If Dry January wasn’t your thing but throwing back drinks high in sugar and other additives isn’t either, how about giving herbal wine a shot?
Nana Meriwether is one of the only Black women making moves in herbal wine with her brand, Navina (which is a combination of her name and “vin,” which is “wine” in Latin). The creation of the drink came from a time of exploration and healing in her life.
A few years ago she found out she was on the verge of a chronic illness and needed to change what she consumed. Starting in 2018, she decided to fully immerse herself in learning about wellness and would write about it weekly. Topics she delved into included yoga, meditation, tantra, the benefits of cutting down sugar and eventually, herbalism. The latter is the study of how plants and herbs heal, as before Western medicine, plants were used as medicine.
“Within it there are different traditions, like herbal wine, which is what I’m doing. But also, kombucha comes out of herbalism, herbal beers,” Meriwether tells ESSENCE. “But herbal wine is making wines out of herbs and botanicals. These things would be medicines that helped with anxiety or if you needed energy, among many other things.”
The more Meriwether learned about herbal wine on her wellness journey, she saw the role it could play in helping her stave off illness while still allowing her the opportunity to have a healthy drink socially. Herbs in these wines tend to have “anti-microbial and anti-cancerous properties” according to medical experts.
“The inspiration to bring herbal wine to market was that at the time I was looking to drink less alcohol and looking for healthier ways to embibe or more functional ways to have a drink,” Meriweather says. “Everything I eat has a purpose and is mindful now, and I wanted to extend that to my social life.”
She adds, “I’ve lowered the alcohol, I’ve lowered the sugar, the calories are low and also the sulphites. It’s very much a clean wine company.”
The bottle, in clever fashion, is even meant to look like a medicine bottle from an apothecary, also a nod to traditional herbalism. As for the taste, the results are fermented herbs and botanicals that resemble natural wines. For her two current offerings, Hibiscus and Marigold Flower, Meriweather describes them as having a very raw and clean taste with the herbs and botanicals bringing about floral characteristics.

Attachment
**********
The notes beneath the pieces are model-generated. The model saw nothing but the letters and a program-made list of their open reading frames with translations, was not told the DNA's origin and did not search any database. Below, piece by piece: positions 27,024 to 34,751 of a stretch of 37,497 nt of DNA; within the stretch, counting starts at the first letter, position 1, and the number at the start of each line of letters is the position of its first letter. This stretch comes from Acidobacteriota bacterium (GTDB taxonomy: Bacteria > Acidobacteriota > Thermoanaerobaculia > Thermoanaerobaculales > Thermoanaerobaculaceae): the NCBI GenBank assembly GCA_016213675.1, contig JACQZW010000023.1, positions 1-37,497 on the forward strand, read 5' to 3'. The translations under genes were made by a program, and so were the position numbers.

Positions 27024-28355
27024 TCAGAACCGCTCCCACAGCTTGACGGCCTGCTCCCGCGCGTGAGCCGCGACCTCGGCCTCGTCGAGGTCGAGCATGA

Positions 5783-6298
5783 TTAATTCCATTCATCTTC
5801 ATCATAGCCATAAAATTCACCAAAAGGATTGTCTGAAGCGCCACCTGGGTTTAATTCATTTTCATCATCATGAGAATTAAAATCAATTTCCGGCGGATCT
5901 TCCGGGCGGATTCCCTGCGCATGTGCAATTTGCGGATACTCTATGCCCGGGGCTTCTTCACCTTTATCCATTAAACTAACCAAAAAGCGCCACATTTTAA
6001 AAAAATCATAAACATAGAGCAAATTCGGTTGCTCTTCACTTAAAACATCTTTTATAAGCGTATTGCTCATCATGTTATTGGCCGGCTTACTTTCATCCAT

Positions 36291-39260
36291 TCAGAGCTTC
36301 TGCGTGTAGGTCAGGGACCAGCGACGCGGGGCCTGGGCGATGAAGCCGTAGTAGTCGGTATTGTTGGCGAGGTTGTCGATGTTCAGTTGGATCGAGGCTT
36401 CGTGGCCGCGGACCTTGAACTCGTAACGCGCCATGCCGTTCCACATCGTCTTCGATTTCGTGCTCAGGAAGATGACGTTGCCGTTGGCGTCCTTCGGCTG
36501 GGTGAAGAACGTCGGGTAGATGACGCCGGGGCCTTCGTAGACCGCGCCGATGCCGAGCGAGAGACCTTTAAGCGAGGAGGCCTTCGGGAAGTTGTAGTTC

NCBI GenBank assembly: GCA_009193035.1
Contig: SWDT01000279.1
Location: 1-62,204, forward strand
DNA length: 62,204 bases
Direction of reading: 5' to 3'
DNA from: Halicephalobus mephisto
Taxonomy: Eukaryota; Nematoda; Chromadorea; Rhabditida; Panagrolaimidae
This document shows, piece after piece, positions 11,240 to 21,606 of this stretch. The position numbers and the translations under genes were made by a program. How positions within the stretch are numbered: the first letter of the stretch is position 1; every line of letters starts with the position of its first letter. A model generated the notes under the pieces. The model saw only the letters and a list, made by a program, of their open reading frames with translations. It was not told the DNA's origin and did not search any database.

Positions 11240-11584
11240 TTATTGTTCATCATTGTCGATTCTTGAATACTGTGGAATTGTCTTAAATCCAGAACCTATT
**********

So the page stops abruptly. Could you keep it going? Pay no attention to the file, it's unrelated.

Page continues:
“The Hibiscus wine, you’ll get notes of traditional wine in there but you’ll get a floral at the start,” she says. “When you open a bottle it reminds me of opening a perfume bottle because the florals immediately hit your nose. With our Marigold Flower wine, there’s characteristics of apples and pears. There’s a nod to traditional wines, but they’re going to have a floral characteristic as well.”
She adds, “I like to call these my weekday wines. They’re so low in all the things that it’s ok if I have a glass on Tuesday night — or two. I built something for those who really like to be social but have 8 a.m. Zooms or go to 7 a.m. yoga. I wanted to create a product that suited them.”
In addition to bringing consumers a healthier option that better fits into their lifestyle and goals, Meriweather also seeks to bring more women not only back to herbalism as a practice for their benefit, but into the creation of wines, as it’s an industry with less than one percent of Black women winemakers.
“It was women at the head of the household who were the winemakers. Water wasn’t safe to drink so women used to brew the family beer and family wine. It was a woman’s tradition,” she says. Navina is a nod to women to wake up to this tradition. “It’s a male-dominated thing, winemaking, so I want to bring women into the field.”
Navina, at $25 for a bottle or $50 for a sampler pack, is available on its site to ship to customers with its list of states growing constantly.